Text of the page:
Quantifying Damages: Personal and Attendant Care

By Roger Foisy on July 29th, 2016

After suffering a personal injury from an at-fault party, victims are entitled to compensation for the serious injury and any resulting disability. A personal injury lawyer fights to secure the maximum settlement for their injured client, based on their ability to demonstrate the extent of the “damages” the person sustained across all facets of their life (work, home, social, etc.).

In this article, we will discuss how to quantify personal care and attendant care damages. One of the goals of an award of personal injury damages is to compensate the injured party for the loss which he or she has sustained as the result of a wrong done to them. When assessing personal/attendant care and future care, the primary goal is to ensure the accident victim is adequately cared for when they need it, now and in the future.

As with every other head of damage, in order for compensation to be awarded, you must establish proof that your condition (for which you now require care) was a result of the accident.

TherapyWhat Can Be Considered “Personal Care”?

Personal care can vary quite significantly, depending on the specific accident, injury, and the help now required.

Personal care can range from more complicated care needs like the removal of a trach tube from the person’s throat to less complicated care assisting someone with tying their shoes. Listed below are a few other examples of what personal care might include when helping the person, but is in no way limited to this short list:

  • Walk to the washroom
  • Use the washroom
  • Eat or cook
  • Get dressed
  • Maintain personal hygiene (can include everything from needing help to cut toenails, to needing help to take a bath/shower, to needing someone to clean up after incontinence)

Personal care can also be required if the injured person needs someone there to remind them to take their medication or to supervise them because it would be dangerous for them to be left alone.

An occupational therapist or Registered Nurse (RN) can assess how much personal care a person will need following their injury.

Who Helps with Personal Care – Family Members or Professionals?

Personal care is typically administered by a Personal Support Worker (PSW), Registered Practical Nurse (RPN), Registered Nurse (RN), or a family member.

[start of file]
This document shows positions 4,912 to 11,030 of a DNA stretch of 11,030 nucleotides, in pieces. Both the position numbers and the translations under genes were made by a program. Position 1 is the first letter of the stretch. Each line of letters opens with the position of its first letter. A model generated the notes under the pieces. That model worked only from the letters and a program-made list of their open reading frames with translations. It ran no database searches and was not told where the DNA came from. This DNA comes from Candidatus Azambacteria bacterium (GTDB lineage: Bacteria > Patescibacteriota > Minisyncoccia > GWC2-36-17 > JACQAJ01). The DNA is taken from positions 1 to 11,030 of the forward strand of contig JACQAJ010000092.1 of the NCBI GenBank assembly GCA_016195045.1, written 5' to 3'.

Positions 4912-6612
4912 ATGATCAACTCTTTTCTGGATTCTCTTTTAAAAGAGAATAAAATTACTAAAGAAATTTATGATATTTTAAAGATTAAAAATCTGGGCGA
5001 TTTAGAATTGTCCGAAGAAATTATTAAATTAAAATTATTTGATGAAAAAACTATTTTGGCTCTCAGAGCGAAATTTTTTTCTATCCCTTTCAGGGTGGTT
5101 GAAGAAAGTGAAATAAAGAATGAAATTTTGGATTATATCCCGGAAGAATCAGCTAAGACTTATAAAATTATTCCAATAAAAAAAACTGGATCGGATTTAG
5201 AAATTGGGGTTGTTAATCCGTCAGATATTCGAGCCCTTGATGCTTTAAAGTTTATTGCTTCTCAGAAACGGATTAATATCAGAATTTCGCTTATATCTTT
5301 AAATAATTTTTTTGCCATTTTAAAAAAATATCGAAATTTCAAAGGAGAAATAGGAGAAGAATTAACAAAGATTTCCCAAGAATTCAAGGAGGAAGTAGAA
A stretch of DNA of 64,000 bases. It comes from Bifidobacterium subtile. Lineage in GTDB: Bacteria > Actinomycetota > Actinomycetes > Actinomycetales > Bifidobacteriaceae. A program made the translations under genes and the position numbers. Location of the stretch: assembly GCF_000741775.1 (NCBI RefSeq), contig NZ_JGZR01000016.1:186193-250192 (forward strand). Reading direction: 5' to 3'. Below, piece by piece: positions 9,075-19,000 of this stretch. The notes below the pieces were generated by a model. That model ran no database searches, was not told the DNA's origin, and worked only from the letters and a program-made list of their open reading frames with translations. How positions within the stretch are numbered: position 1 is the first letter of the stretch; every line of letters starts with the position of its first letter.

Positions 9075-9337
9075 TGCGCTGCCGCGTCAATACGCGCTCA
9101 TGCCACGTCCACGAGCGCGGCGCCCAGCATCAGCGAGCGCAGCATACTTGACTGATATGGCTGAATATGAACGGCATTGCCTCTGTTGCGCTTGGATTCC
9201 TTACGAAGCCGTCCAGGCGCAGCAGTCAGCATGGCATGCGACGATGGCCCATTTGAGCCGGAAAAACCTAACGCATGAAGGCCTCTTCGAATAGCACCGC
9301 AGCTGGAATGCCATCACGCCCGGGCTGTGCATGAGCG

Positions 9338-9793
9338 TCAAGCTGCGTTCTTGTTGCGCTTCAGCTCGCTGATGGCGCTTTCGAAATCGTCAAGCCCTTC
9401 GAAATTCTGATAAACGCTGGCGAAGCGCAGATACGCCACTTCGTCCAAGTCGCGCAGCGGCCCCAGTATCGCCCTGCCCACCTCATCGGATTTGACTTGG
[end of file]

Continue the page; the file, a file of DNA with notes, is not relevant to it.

Personal care is expensive; in Ontario, private personal care work generally costs between $24-$30/hour. If the injured person has hired someone to perform personal care since the injury, they are entitled to receive compensation for the fees charged by the service provider.

However, most personal injury clients cannot afford that expense. If they do not have benefits available, they often resort to family or friends who are willing to help.

Like housekeeping and home maintenance damages, if a family member or friend has provided care for free since the injury, it is considered a “gratuitous work claim”. The person has performed a service, which should be compensated according to industry standards.

Quantifying Personal Care Damages when Family Members or Friends Are Caregiving

Unfortunately, it can be more of a challenge to recover damages if a family member or friend has taken on the caregiving role for the injured person, as the at-fault party may argue that it isn’t really that much of an issue. Do not allow this to discourage you. Although no one is paying the family member to provide care, they are still providing a service for which you can claim compensation.

Further, the family member may not always be able to provide the care you need. Two…three…ten years down the line, it can be exhausting for family to continue caring for a loved one. It is difficult and stressful work, and they will need respite.  If 24/7 supervision is needed, it can remove the freedom of family members who no longer have the flexibility to do things like leave the house to grab coffee or a movie, or go to bed early.

In serious cases where you will need care for years or possibly for the rest of your life, it is essential to have the funds to hire a professional – this saves marriages, family relationships, and friendships from the psychological burden of caregiving. Visit this resource on handling caregiver stress and burnout for more information and strategies for coping.

This is why, even if a family member or friend is currently caring for you, it is critical to claim personal care damages and receive the funds necessary for future care.

How to Quantify Personal Care Damages

Personal care is a function most individuals perform for themselves on an unpaid basis; however, when an injury impacts a person’s ability to do so, they are entitled to compensation to ensure they are still able to receive these services from a third party.

To fully quantify personal care damages, it’s important to distinguish between what you were able to do before the injury, and what you can/cannot do after.

With the help of your lawyer, caregiver, and perhaps an occupational therapist, you can generate a list of all the personal care tasks you can no longer perform without aid. With this insight, your lawyer can quantify every aspect of your personal care claim and ensure you receive a fair settlement.

A thorough lawyer should take the time to fully understand your specific situation, including your life and responsibilities before and after your accident, to ensure you do not under-settle your case. By quantifying every claim, including personal care damages, you will receive a just settlement that will help to ease your financial burden during your recovery.

If you have sustained a personal injury at another party’s fault, please contact me and my team of experienced personal injury lawyers for a free consultation.

Watch my video series about personal injury law.

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